Cablevision, Charter Rework Debt4/04/2004 8:00 PM Eastern
Two of the more heavily leveraged MSOs — Cablevision Systems Corp. and Charter Communications Inc. — made moves last week to refinance some of their debt, easing interest-payment obligations.
Cablevision Systems Corp. kicked off the week by announcing a deal where it would buy about $1.5 billion in preferred shares in its holding company CSC Holdings, which CSC would then use to pay down some of its bank debt.
At the same time, CSC Holdings said it would issue about $500 million in bonds.
The $2 billion deal was expected, and was seen by many in the analyst community as the next logical step before Cablevision spins off its direct-broadcast satellite subsidiary, Rainbow DBS Inc.
$66M IN SAVINGS
In a research note, UBS Warburg cable debt and equity analyst Aryeh Bourkoff said the Cablevision offering — completed March 31 — would save the company about $66 million in interest payments.
Oppenheimer & Co. cable analyst Tom Eagan said in a research note he expects the next step to be a refinancing of Rainbow Media Holdings (Cablevision’s programming arm) debt, followed by the filing of a Form 10 with the Securities and Exchange Commission for approval of the Rainbow DBS spin-off.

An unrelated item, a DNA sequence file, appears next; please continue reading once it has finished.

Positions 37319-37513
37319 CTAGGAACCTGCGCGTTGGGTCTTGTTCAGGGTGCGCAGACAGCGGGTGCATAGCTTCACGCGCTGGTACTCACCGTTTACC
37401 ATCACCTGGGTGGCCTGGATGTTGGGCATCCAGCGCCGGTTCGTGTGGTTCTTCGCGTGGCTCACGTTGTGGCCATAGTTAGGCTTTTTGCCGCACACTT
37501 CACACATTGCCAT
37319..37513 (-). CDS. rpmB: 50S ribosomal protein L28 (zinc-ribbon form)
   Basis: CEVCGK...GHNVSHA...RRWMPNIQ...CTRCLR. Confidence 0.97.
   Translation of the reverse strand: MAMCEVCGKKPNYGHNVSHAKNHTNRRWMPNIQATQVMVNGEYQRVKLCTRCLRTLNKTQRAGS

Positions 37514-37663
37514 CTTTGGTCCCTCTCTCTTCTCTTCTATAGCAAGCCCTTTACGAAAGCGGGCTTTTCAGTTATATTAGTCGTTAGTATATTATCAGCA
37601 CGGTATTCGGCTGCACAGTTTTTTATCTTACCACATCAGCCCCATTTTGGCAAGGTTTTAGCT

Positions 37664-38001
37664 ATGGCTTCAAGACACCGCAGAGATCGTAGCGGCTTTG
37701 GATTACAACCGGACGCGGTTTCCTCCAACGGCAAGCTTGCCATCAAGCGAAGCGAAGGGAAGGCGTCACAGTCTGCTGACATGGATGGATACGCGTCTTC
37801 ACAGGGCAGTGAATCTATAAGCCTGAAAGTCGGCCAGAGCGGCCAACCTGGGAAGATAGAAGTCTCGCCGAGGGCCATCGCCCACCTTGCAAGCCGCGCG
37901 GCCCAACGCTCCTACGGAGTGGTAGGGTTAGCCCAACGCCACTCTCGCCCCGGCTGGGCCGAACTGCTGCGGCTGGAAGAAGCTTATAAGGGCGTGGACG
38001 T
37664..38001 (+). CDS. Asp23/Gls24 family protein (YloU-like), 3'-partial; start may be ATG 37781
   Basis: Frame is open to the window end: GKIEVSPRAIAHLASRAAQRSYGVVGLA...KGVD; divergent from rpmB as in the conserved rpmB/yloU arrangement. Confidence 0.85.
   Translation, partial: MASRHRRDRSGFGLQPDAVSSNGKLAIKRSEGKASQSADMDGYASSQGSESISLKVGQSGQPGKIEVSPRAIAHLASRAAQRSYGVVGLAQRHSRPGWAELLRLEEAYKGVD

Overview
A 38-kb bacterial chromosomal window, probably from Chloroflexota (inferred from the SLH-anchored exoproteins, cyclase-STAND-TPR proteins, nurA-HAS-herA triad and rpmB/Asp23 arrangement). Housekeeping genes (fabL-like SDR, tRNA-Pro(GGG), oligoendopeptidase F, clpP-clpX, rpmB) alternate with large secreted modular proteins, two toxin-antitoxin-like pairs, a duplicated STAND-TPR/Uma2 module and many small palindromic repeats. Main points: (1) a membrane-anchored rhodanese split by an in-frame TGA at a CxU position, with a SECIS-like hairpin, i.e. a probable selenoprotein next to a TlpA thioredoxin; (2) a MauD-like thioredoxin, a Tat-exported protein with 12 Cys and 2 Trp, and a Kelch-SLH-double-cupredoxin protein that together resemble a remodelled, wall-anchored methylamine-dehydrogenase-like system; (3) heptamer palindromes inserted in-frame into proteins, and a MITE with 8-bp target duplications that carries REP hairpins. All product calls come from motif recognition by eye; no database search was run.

Eagan estimated Cablevision’s interest savings (about $70 million) could spur an increase in the cash-flow trading multiple for the cable unit. He estimates that Cablevision is currently trading at about 8.7 times estimated 2004 cash flow, about half a multiple point lower than cable peers like Cox Communications Inc. and Comcast Corp.
Cablevision’s share price was down 12 cents, to $22.88, March 31, after rising 44 cents the day before.
Cablevision also said that although it plans to meet full-year guidance for 2004 (revenue growth of 12% to 14% and adjusted operating cash flow growth of 13% to 15%), first-quarter results might be below expectations because of the recent arbitration decision concerning carriage of the Yankees Entertainment & Sports Network.
Cablevision said adjusted operating cash-flow growth would be hit harder in the first quarter because the agreement with YES, television rightsholder to Major League Baseball’s New York Yankees, will be retroactively applied without the benefit of rate increases.
After the ruling, Cablevision agreed to carry the YES Network on expanded basic. Cablevision has said it will raise rates 95 cents per month as a result of the deal with the regional sports network.
Cablevision is reportedly paying YES $1.85 per subscriber per month for the service.
HELP FOR CHARTER
Charter, one of the most heavily levered MSOs in the country — with about $19 billion in debt — announced two deals that will refinance about $8 billion in credit lines.
Charter said it would take out a new $6.5 billion bank facility and issue about $1.5 billion in senior notes.
The bond deal coupled with the new bank facility would refinance bank debt at four of Charter’s bank borrowing facilities.
According to Bourkoff, the deals don’t lower Charter’s leverage, but they do extend debt maturities, improve liquidity and simplify the capital structure of the St. Louis-based MSO.